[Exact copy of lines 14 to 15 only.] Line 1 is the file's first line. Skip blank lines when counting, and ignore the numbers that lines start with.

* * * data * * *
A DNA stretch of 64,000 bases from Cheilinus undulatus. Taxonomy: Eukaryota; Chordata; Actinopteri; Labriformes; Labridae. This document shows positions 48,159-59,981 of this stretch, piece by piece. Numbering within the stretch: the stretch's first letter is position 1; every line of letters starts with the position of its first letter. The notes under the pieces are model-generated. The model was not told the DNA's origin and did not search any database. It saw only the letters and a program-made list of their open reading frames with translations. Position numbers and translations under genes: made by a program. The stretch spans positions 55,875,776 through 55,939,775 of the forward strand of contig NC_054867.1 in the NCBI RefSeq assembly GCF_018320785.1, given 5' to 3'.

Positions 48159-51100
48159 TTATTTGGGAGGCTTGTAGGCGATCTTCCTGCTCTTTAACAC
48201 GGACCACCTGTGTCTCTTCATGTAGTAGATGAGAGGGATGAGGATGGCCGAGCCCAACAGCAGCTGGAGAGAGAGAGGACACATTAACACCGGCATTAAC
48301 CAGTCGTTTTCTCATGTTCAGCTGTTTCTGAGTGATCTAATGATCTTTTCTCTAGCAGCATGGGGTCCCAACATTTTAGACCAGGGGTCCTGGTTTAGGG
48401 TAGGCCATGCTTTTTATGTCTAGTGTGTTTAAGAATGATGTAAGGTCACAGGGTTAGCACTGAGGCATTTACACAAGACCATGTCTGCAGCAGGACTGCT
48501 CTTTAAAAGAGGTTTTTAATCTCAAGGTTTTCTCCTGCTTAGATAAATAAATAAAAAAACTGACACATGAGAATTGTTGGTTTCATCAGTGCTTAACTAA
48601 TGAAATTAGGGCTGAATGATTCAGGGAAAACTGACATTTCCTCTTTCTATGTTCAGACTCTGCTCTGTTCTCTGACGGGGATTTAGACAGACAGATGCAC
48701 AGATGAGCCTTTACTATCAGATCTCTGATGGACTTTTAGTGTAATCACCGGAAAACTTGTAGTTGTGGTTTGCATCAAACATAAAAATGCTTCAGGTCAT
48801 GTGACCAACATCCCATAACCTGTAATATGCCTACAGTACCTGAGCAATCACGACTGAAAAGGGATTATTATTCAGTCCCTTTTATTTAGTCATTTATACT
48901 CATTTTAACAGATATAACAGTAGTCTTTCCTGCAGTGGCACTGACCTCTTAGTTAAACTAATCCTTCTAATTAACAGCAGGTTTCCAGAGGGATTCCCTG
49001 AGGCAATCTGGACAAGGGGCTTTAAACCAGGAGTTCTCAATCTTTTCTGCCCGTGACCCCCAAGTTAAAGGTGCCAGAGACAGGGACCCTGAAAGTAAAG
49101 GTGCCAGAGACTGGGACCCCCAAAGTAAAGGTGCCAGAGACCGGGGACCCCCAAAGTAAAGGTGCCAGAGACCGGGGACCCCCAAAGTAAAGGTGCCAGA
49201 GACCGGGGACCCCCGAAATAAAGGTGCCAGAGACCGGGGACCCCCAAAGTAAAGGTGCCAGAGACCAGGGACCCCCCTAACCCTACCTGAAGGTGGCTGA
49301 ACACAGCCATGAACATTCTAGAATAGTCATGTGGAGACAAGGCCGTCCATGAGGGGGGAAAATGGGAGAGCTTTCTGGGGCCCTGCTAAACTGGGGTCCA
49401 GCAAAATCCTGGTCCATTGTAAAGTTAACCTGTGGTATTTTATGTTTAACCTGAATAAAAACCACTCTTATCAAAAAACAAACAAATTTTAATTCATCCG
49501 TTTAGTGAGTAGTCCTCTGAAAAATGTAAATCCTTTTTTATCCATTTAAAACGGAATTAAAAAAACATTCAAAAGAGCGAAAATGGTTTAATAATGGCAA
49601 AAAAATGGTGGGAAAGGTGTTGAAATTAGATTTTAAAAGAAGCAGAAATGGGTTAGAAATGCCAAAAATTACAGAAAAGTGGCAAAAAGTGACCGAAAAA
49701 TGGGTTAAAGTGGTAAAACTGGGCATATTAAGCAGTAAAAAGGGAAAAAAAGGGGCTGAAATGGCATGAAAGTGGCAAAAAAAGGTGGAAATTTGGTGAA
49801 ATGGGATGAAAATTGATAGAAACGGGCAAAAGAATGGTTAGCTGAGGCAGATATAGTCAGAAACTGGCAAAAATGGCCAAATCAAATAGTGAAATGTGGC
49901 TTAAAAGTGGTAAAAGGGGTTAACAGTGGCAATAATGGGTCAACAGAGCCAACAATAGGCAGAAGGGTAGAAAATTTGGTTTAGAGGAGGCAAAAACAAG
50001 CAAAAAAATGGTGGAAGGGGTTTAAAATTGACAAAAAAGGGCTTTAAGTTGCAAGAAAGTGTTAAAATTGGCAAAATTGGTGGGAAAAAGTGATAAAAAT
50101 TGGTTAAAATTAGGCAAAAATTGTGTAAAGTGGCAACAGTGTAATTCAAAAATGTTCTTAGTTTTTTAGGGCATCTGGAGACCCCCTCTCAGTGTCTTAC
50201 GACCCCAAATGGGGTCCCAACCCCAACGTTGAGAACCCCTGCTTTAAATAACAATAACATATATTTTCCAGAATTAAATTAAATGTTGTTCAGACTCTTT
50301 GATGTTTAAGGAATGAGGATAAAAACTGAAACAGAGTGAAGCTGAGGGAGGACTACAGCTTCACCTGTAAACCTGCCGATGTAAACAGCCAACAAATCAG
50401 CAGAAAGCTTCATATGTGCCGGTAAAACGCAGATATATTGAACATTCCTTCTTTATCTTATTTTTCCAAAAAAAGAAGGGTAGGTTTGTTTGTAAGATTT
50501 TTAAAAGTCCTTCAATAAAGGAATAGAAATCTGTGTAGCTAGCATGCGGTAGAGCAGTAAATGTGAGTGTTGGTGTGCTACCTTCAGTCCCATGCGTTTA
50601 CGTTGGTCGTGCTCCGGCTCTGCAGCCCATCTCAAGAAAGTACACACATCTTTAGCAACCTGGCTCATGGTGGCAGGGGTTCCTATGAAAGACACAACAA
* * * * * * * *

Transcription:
49201 GACCGGGGACCCCCGAAATAAAGGTGCCAGAGACCGGGGACCCCCAAAGTAAAGGTGCCAGAGACCAGGGACCCCCCTAACCCTACCTGAAGGTGGCTGA
49301 ACACAGCCATGAACATTCTAGAATAGTCATGTGGAGACAAGGCCGTCCATGAGGGGGGAAAATGGGAGAGCTTTCTGGGGCCCTGCTAAACTGGGGTCCA